Philadelphia's chief medical examiner has told a court he cannot be certain that Kermit Gosnell aborted live foetuses - because the abortion doctor kept dead babies in a freezer.
Gosnell, 72, is standing trial for the murder of seven live babies and a patient who had visited the clinic for abortion.
Chief medical examiner Dr Sam Gulino told the trial that, after examining 47 foetuses recovered from Gosnell's clinic, his examination proved inconclusive.
According to Gulino, the bodies of some aborted babies had been stored in a freezer and this complicated his examinations, as some foetal tissues had degraded due to the storage.
During the trial, Gulino described how shocked he was when the bags seized from Gosnell's clinic revealed 47 sets of foetal remains along with medical wastes.
"It was really an unprecedented situation," said Gulino, according to a report in ABC News. "There was no guidance for how to proceed."
According to the testimonies of former staff, Gosnell stored the aborted foetuses in the freezer because the medical waste disposal company had stopped coming due to billing issues.
Gulino, after the examination of the foetal remains, categorised them in accordance with their gestational age. According to Gulino, 17 were aborted in the first trimester, more than two dozen in the second and two in the third, at about 26 to 28 weeks' gestation.
However, Gulino also agreed that estimation of gestational age may not be always accurate.
It has been alleged by prosecutors that Gosnell and his untrained staff used to 'behead' live babies in the abortion clinic by severing their spines. However, Gosnell's defence lawyer denies such claims and has said that any movement in the babies seen by the staff was an involuntary response.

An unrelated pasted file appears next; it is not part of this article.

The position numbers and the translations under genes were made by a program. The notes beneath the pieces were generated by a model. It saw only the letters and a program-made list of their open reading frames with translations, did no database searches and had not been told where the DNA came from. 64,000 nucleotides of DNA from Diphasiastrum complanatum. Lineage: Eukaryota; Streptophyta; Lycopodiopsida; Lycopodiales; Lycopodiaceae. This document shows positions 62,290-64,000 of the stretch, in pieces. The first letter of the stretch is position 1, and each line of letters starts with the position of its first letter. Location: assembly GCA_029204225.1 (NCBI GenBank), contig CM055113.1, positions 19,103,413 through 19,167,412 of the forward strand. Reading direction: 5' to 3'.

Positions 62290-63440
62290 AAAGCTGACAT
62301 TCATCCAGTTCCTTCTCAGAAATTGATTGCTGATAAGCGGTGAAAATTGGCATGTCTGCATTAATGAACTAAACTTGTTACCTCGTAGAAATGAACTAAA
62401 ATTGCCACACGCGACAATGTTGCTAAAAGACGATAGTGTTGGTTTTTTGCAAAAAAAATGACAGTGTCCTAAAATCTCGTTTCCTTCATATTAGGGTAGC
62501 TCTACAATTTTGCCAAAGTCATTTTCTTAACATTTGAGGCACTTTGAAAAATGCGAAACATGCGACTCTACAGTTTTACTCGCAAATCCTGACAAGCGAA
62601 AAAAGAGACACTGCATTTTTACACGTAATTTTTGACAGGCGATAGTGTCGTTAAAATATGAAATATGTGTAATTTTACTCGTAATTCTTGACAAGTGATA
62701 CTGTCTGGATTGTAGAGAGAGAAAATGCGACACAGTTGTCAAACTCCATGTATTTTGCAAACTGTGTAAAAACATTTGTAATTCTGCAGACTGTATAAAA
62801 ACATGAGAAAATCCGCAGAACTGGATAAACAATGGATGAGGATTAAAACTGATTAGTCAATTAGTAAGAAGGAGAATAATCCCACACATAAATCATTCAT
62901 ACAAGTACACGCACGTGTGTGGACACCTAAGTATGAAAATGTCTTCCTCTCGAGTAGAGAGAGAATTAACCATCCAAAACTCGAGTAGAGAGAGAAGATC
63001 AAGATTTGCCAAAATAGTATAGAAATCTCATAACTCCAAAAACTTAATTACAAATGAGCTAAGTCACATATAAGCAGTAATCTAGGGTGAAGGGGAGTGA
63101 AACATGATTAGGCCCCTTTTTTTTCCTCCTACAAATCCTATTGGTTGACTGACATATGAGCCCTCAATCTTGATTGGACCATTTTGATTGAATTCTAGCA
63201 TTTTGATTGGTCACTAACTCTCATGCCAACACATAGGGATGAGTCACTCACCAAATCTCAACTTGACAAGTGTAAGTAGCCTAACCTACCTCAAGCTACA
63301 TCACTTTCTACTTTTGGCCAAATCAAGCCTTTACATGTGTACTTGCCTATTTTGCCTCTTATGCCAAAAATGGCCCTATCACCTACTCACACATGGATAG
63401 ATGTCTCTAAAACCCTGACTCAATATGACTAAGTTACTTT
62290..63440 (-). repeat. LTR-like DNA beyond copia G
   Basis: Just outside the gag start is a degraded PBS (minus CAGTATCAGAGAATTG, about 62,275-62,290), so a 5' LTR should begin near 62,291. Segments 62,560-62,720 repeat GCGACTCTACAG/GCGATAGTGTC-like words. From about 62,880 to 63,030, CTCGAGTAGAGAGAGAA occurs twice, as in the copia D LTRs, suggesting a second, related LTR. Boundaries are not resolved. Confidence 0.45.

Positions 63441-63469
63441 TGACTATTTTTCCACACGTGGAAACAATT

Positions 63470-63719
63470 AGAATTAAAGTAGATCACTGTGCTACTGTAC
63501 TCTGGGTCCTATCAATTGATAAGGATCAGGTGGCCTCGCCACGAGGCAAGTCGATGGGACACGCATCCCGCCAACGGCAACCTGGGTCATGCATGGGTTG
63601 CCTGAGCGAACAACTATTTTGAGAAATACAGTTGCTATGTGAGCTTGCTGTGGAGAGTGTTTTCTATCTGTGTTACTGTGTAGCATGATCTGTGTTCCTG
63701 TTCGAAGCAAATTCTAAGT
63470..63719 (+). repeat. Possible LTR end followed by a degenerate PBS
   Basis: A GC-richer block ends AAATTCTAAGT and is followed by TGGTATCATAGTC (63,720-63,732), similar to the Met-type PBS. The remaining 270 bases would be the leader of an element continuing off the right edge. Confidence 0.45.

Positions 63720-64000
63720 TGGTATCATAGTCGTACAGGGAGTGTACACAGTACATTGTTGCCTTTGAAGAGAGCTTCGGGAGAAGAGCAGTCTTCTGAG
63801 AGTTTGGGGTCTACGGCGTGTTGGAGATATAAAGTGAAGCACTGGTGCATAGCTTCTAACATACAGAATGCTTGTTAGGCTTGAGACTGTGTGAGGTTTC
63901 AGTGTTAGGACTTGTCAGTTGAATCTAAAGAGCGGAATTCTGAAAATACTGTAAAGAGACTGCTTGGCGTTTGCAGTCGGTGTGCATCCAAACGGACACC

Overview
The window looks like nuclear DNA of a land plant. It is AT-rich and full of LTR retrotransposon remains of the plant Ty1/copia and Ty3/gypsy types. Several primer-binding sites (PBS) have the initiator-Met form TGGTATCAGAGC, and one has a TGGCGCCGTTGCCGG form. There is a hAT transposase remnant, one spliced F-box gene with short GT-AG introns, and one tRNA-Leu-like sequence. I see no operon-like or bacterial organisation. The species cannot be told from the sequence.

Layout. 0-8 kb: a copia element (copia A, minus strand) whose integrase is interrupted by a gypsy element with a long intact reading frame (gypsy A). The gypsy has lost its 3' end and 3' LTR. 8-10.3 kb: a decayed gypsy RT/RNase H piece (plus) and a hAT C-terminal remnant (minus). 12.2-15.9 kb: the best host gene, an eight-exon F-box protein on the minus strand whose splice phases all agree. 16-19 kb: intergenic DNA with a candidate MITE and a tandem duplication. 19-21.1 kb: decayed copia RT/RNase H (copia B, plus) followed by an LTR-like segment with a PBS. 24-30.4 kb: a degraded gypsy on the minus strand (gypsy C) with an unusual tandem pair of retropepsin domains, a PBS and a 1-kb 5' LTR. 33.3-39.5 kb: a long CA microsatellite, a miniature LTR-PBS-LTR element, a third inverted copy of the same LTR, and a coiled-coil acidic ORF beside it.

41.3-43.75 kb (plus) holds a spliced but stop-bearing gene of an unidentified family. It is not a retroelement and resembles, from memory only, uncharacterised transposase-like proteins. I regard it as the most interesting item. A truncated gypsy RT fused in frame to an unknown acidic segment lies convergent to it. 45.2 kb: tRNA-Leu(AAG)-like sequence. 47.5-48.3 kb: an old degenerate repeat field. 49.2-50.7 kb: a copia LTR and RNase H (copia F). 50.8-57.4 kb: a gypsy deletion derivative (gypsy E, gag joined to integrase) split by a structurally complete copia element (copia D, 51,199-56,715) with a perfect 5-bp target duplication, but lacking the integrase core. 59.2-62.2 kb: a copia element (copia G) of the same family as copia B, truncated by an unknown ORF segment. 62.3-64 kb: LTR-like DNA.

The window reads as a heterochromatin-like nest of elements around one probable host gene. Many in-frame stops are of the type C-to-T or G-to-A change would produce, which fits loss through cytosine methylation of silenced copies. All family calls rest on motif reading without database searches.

He is also accused of performing illegal, late-term abortions and running an extremely unhygienic and outdated clinic with untrained medical staff.
While eight employees of the clinic have already pleaded guilty to different charges, a ninth employee is still on trial with Gosnell.
'I wasn't allowed to help my dying mother'
Another city abortion provider, Dr Charles Benjamin, has testified at the trial and directly compared his work with Gosnell's.
Benjamin, who has performed 40,000 abortions in his 30-year career, said that he does not perform abortions after 21 weeks' gestation, unlike Gosnell - who allegedly performed abortions even at 26 weeks, well beyond the permitted 24-week limit.
Benjamin's clinic is one of only a handful of abortion clinics left in Philadelphia after the 2010 arrest of Gosnell following an FBI raid.
Tuesday's trial also saw a testimony from the daughter of Karnamaya Mongar, the patient who died of anesthetic overdose during an abortion in 2009.
Yashoda Gurung, now 24, told the court with the help of a translator how she and her mother waited hours for Gosnell to arrive for the second-trimester procedure. She also told the court about the labor-inducing drugs and painkillers her 41-year-old mother was given by the hospital.
Gurung said that before her mother was moved to the procedure room, she tried to say goodbye but her 19 weeks-pregnant mother did not respond and she thought her mother was asleep.
"My mom was sleeping. That's what I thought. I tried to wake her up and the lady said, 'Leave her alone,'" Gurung said according to a report in Newsday.
Prosecutors believe Mongar was given a lethal combination of oral and intravenous drugs and the hospital staff failed to revive her when things went wrong. Mongar was pronounced dead the next day at a hospital.
However, Gosnell's lawyer Jack McMahon has argued that Mongar died of unforeseen complications.
Though prosecutors have alleged that none of the patients were monitored properly by hospital staff, Gurung agreed that her mother's blood pressure was taken while they were waiting for Gosnell at the clinic.
The trial continues.